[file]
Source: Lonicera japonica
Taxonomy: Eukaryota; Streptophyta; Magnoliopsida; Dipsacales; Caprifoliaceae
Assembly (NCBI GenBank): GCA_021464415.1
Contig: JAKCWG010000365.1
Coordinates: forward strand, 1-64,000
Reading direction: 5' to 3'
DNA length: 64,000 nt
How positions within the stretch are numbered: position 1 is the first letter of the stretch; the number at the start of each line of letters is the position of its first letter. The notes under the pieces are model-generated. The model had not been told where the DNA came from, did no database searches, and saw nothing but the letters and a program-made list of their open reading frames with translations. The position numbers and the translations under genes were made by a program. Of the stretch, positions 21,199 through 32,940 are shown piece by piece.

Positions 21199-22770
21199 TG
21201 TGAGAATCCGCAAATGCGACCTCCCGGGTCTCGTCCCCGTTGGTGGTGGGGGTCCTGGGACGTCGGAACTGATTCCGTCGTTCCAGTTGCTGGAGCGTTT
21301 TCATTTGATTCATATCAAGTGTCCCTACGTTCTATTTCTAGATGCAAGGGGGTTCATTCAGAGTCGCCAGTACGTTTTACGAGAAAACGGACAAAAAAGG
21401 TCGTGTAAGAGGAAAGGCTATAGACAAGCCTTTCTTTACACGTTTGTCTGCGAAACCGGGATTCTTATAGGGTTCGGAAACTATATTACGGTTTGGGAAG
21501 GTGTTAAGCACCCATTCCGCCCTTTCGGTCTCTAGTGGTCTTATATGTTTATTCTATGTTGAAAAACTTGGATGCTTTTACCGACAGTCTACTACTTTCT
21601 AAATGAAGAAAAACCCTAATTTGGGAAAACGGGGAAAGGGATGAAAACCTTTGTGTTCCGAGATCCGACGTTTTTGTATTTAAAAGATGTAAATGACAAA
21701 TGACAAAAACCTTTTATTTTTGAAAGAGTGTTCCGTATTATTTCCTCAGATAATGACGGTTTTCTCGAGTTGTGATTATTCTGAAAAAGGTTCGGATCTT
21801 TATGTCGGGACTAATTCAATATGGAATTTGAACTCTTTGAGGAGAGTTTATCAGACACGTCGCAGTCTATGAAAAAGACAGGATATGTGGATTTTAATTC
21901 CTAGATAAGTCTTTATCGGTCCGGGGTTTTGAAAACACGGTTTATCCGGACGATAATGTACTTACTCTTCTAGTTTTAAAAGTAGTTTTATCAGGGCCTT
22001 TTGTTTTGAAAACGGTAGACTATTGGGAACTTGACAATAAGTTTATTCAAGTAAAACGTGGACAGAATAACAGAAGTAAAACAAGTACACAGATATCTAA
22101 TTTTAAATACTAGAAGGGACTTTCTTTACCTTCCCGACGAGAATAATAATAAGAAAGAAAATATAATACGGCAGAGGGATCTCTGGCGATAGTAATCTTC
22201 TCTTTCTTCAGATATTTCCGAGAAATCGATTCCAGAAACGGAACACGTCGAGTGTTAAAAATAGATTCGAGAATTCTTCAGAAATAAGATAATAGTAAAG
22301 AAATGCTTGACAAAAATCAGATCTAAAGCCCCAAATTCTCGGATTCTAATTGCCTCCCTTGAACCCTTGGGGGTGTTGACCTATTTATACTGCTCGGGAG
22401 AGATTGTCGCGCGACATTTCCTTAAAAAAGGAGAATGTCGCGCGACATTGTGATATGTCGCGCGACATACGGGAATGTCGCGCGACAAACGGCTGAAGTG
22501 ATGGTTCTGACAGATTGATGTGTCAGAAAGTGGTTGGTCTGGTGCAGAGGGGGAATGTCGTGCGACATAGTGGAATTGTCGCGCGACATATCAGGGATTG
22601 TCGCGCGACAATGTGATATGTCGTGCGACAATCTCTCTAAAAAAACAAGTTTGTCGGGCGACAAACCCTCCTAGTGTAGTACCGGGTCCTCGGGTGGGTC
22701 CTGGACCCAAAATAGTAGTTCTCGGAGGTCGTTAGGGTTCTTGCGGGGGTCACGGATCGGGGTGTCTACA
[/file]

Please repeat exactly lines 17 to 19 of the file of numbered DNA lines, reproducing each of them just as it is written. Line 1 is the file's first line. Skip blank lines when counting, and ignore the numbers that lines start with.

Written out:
21801 TATGTCGGGACTAATTCAATATGGAATTTGAACTCTTTGAGGAGAGTTTATCAGACACGTCGCAGTCTATGAAAAAGACAGGATATGTGGATTTTAATTC
21901 CTAGATAAGTCTTTATCGGTCCGGGGTTTTGAAAACACGGTTTATCCGGACGATAATGTACTTACTCTTCTAGTTTTAAAAGTAGTTTTATCAGGGCCTT
22001 TTGTTTTGAAAACGGTAGACTATTGGGAACTTGACAATAAGTTTATTCAAGTAAAACGTGGACAGAATAACAGAAGTAAAACAAGTACACAGATATCTAA